In the press conference following the Thunder’s huge Game 5 win over the Spurs in San Antonio, one that now has Oklahoma City just a single home victory away from advancing to the NBA Finals, Kevin Durant was asked a question that seemed silly on the surface. It referenced the fact that teams seemingly needed to politely wait for their time to come, before asking when the Thunder decided they were ready now to take that next step.
Durant handled it with the grace and skill that he displays on a nightly basis, while often making his heroics seem routine.
“We never just thought that we were supposed to wait our turn,” Durant said. “We always wanted to go and take everything.”
It was a fitting response after Durant and his Thunder took Game 5, winning for the third straight time over a now-reeling Spurs team that began this series with a 2-0 lead, and a 20-game win streak that had many wondering if it would ever come to an end this post-season.
The thing about that answer, though, is that Durant has often waited his turn in these playoffs — but not to his team’s detriment. In fact, the results have been outstanding.
Durant once again led the Thunder in scoring on Monday, hitting for 27 points on 10-19 shooting. But he did so after scoring just five first-half points, all of which came in the first quarter, on just 1-6 shooting.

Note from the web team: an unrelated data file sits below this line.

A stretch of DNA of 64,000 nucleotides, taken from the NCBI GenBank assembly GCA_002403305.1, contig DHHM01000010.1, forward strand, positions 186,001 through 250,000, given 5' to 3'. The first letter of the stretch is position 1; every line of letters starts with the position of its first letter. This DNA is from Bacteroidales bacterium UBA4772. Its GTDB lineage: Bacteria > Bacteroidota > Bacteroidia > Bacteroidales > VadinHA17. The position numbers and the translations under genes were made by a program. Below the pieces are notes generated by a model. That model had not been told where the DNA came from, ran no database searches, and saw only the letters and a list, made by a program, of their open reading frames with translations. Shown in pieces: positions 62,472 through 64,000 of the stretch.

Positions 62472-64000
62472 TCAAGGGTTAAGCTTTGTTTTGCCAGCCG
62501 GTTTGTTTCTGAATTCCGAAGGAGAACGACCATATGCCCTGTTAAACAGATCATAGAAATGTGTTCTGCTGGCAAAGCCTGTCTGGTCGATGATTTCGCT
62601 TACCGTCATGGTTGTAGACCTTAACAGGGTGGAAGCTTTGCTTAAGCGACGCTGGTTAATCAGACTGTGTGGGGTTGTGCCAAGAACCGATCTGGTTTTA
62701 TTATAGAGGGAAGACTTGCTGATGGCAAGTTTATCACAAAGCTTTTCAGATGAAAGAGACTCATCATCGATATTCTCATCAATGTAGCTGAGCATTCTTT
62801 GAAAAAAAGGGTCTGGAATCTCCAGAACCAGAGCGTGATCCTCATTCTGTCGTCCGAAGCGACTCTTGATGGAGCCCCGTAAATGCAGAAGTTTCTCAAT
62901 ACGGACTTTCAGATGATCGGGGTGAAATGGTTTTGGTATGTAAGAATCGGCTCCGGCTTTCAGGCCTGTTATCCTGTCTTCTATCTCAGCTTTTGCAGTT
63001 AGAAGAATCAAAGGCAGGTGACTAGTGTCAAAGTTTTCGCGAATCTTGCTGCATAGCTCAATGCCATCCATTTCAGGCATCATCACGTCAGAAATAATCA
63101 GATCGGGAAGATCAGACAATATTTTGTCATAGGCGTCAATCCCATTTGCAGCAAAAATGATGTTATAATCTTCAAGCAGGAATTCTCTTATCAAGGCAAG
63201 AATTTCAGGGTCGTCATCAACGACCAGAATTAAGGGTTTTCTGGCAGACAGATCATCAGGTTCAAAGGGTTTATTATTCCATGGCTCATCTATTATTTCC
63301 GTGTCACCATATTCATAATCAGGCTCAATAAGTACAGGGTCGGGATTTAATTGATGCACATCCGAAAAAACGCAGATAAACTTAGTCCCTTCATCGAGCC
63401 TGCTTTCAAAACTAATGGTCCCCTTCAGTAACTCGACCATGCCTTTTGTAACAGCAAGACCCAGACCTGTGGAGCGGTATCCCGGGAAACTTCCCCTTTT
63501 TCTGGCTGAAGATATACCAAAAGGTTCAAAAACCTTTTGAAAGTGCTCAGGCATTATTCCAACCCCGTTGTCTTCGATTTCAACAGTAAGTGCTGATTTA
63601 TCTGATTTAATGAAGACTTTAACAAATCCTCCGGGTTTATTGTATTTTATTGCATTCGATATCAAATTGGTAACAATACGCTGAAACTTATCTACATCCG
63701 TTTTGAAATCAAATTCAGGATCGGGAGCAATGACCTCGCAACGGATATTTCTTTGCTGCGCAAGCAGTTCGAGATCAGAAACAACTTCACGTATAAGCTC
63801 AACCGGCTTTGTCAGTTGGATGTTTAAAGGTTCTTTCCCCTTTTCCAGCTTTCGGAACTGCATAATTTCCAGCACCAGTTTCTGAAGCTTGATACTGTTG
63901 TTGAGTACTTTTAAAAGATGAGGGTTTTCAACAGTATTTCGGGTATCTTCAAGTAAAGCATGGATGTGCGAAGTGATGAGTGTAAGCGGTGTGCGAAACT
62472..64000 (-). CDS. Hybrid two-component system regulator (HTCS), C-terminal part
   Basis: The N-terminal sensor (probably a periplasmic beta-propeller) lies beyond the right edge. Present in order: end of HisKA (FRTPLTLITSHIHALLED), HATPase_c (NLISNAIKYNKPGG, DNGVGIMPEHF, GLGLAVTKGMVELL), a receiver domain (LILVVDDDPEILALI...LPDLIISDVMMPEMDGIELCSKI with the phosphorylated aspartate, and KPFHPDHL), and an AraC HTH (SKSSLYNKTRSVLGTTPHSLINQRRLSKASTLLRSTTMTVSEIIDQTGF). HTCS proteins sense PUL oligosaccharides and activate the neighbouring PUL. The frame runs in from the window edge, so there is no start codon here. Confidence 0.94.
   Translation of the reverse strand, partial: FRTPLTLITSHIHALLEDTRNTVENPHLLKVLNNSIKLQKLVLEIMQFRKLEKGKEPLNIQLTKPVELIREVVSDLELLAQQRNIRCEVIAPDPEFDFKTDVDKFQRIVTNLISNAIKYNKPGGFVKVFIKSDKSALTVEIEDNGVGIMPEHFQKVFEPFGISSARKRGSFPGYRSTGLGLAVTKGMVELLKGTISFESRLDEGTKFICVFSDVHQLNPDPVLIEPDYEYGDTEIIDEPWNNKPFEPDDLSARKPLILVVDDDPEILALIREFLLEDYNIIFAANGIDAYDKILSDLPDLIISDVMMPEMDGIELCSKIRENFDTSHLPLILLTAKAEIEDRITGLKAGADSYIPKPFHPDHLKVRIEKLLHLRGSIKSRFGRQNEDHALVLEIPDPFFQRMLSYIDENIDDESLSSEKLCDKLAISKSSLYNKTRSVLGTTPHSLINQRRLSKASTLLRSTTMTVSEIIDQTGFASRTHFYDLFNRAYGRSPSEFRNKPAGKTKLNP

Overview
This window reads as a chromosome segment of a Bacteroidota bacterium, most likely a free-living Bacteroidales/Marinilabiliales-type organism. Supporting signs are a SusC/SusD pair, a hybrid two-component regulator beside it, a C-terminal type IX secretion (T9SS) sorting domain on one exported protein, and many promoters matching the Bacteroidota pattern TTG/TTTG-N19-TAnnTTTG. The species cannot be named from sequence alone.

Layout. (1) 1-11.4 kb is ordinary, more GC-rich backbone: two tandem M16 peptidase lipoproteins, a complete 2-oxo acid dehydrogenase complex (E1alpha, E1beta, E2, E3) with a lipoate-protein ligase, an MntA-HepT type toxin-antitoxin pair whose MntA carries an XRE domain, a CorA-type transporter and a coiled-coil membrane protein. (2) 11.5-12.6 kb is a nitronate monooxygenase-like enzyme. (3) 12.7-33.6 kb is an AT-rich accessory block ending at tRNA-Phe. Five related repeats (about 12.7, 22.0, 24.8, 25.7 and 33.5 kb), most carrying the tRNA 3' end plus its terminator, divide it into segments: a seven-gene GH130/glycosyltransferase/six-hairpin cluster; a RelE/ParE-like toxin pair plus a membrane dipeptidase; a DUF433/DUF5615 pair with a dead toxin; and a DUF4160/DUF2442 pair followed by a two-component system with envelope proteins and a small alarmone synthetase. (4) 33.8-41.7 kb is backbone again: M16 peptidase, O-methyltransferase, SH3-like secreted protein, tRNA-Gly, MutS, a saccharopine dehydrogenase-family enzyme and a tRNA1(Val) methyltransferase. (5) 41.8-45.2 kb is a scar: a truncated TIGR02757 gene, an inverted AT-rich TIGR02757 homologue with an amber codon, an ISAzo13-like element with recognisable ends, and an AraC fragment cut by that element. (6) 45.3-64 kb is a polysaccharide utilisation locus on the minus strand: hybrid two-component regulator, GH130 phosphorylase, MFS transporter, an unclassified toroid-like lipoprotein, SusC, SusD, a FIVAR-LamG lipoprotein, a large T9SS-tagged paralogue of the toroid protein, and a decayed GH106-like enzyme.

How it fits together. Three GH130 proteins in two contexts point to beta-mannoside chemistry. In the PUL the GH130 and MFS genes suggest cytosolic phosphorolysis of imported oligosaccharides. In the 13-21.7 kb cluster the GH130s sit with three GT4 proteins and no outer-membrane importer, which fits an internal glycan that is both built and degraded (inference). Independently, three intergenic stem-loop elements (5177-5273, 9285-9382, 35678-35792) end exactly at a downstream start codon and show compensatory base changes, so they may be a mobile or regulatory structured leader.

It’s cliche to say that a player takes what the defense gives, and doesn’t force while allowing the game to come to him. But that’s exactly what we get from Durant. It’s rare to see a superstar adhere to both of those principles on a consistent basis, and to do so in such a way where the rest of the team thrives — while still leaving the door open to take the game over when the time is right — well, it’s a special quality that might belong to Durant alone if we’re talking about the game’s most elite players.
The Spurs held a lead of six points with 5:40 to play in the third quarter. Durant had yet to assert himself, but when he did, just like the majority of the games he’s played in this season, his opponent had no answer.
Durant started getting buckets, in the silky-smooth way that only he can. He hit from distance, mid-range, and at the rim, and even assisted Russell Westbrook on a highlight-reel alley-oop that was part of a 23-5 OKC run that turned the game around for good.
The Spurs didn’t go away, of course, and closed the gap with a late run of their own. And, once Durant got things rolling by doing his thing, James Harden stepped up with 12 huge fourth-quarter points on just four shots, which included four three-pointers and the dagger with the shot clock winding down that effectively sealed it.
As a team, the Thunder may not have had any intention of waiting their turn behind the Mavericks, Lakers, and now Spurs — all of whom have been the only ones to represent the Western Conference in the NBA Finals over the past 13 years, and all of whom the Thunder have faced in these playoffs.
Incredibly, all it will take is one more patient performance from Durant at home in Game 6, and the wait for his Thunder will be over.